Is Sucralose a Dangerous Sugar Substitute?

by Sabra Leomo, RD

Sugar, the ingredient that is on everyone’s mind. In the United States more than one-third of adults are obese and dietary guidelines are cracking down on added sugar. Sugar substitutes have become an increasingly popular option for people who want sweets without the additional calories.  In 2015 the sugar substitute business was valued at over 13 billion dollars and continues to grow.1  Sucralose is a widely used sugar substitute that is considered safe by the U.S Food & Drug Administration (FDA) but recent research is challenging the safety of sucralose.

Nuts About Nuts

by Rock Riggs

Nuts are a great alternative to meat for millions of vegetarians all over the world. They are a good source of protein and fiber, naturally free of cholesterol, and are loaded with vitamins and nutrients. Nuts are very versatile and can used in recipes, as a snack, as nut butters, and in a variety of desserts.

Minerals: The Overlooked Necessity

Nutrients such as vitamins, proteins, enzymes and amino acids, are required for our bodies to function properly. These nutrients are dependent upon minerals. Minerals are predominantly obtained from the food we eat, and the mineral content of that food is dependent upon the mineral content of the soil it grows in. Therefore, depleted soils create mineral deficient food.

"Meat-Free" Goes Mainstream

Today, science has a better understanding of why fruits and vegetables should be part of a healthy eating plan. You probably enjoy them for their wonderful flavors and bright colors. But, fruits and vegetables are good for you too. An eating pattern low in fat and rich in fiber and other important nutrients can help prevent a number of chronic diseases, including cancer and heart disease. Eating the recommended 2-3 servings of fruits and 3-5 servings of vegetables each day is a good place to start.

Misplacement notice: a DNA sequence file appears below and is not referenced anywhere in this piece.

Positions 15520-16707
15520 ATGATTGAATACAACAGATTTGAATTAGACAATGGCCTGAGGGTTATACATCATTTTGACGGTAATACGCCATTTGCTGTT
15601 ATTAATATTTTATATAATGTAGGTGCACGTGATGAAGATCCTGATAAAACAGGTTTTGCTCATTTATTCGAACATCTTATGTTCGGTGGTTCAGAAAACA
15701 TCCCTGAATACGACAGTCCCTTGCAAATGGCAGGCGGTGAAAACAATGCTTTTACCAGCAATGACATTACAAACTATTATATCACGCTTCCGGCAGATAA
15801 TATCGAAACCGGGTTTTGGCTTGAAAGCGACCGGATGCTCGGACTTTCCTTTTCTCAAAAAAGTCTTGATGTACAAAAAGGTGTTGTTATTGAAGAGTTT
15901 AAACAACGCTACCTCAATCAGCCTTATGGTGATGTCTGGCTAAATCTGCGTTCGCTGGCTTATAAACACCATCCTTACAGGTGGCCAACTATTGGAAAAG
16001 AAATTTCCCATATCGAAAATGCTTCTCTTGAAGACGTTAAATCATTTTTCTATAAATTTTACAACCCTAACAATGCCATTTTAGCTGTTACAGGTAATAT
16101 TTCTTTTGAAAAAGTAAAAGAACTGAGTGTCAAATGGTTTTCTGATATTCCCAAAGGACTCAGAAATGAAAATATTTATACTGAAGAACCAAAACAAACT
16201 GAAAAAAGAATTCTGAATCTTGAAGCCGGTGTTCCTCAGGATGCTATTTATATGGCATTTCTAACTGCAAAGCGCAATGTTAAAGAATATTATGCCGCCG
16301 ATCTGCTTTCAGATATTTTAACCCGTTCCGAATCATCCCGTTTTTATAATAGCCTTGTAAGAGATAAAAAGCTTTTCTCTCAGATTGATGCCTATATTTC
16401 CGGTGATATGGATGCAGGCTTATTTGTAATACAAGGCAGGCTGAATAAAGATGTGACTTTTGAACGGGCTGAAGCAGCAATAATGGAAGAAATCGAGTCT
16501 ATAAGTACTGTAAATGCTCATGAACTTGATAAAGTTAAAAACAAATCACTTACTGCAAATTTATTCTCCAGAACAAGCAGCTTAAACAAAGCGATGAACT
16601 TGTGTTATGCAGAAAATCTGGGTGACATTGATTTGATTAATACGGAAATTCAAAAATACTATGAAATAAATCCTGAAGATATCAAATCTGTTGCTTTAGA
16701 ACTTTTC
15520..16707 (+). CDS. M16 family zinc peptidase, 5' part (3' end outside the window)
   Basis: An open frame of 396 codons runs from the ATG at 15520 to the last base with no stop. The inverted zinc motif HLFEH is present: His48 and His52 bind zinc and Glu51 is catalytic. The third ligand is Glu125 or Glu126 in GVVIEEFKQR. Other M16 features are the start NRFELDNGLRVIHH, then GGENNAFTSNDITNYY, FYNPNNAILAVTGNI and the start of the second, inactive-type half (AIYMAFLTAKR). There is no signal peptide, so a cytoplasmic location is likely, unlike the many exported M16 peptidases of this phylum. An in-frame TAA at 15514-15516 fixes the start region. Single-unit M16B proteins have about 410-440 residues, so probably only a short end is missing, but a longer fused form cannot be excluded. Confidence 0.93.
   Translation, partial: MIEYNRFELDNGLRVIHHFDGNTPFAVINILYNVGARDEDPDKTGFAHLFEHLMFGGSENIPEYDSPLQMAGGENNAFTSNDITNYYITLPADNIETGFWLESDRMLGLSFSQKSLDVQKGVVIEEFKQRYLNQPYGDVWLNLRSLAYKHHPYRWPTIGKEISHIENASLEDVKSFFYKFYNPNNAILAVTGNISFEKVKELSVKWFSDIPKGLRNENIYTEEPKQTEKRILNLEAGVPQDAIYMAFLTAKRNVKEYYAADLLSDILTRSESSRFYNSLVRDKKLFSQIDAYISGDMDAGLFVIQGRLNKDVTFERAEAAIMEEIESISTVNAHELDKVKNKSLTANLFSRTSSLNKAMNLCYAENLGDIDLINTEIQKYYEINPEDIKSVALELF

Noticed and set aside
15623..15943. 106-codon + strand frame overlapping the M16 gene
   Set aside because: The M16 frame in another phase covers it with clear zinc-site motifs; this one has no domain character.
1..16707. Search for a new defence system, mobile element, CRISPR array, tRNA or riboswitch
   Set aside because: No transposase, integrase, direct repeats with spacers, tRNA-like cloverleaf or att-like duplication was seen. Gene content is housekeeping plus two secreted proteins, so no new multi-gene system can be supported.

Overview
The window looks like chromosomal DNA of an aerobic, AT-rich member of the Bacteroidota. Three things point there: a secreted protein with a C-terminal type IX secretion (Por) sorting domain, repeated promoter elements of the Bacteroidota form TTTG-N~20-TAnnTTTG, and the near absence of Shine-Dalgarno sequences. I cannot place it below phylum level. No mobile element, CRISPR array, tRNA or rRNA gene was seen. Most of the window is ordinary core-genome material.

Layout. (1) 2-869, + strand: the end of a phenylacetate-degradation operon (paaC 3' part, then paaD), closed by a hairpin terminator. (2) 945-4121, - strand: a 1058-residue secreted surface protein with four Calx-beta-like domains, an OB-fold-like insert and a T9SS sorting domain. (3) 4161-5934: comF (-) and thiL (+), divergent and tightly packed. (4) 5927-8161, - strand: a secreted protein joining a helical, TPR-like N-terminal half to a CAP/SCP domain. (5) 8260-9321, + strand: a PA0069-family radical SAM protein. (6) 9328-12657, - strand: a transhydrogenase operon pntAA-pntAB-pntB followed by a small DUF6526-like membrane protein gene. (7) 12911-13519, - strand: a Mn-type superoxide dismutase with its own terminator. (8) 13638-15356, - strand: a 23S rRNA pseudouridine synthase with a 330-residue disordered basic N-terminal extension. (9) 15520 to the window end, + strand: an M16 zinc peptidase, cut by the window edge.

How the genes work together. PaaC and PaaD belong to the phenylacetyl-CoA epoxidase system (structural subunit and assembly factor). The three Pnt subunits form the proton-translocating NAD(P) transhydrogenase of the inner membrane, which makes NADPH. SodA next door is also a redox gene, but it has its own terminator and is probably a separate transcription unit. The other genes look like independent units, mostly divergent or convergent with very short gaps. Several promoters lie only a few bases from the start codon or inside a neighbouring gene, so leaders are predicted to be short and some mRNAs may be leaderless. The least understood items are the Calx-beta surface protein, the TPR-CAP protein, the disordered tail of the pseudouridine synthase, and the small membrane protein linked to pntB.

A Lesson From McDonalds

The primary motivation for choosing a vegetarian lifestyle is the desire to increase one’s health and wellness. It is no secret that a diet rich in fruits and vegetables decreases a person’s risk of cancer, heart disease, and other health problems. In contrast, a diet high in red and processed meats has been shown to increase these risks. Evidence of the dangers of a meat-based diet can be found in the recent fate of McDonalds' CEOs, Jim Cantalupo and Charlie Bell.

The Lack Of Proper Nutritional Education

by Tandis Bishop

Who do you turn to for advice on food, proper nutrition, and diet? Most people ask their family doctor for advice on diet and nutrition, but a recent study published in the American Journal of Clinical Nutrition indicates that 60 percent of medical schools in the United States are not meeting minimum recommendations for their students' nutrition education.1 This means that doctors are not necessarily nutrition experts, in fact, most of them are not.

My Journey to Vegetarianism

by Carol Lent

I was just 20 years old when I traveled from southern California to San Francisco, the city of many steep hills, but I was feeling like I was 40. I’d go to the little market just 3 blocks from home and by the time I returned to our cute studio apartment I was huffing and puffing. In high school I ran track and “physically fit” was my middle name. I didn’t like what was happening to me. To my good fortune, the health-conscious movement was beginning to burgeon in northern California.

The Vegetarian Diet - A Hopeful Alternative

by Angie Smith

With today’s growing trend of unhealthy lifestyles and health issues like obesity, heart disease, and breast cancer, it is no wonder that the availability vegetarian products are on the rise. Most supermarkets have started carrying items like soymilk and vegetarian alternatives to meat because all types of people, not only vegetarians, are interested in buying them. Family physicians have promoted eating more fruits and vegetables for years, but it is the growing number of deaths which are diet-related that has now prompted many people to begin to change their eating habits.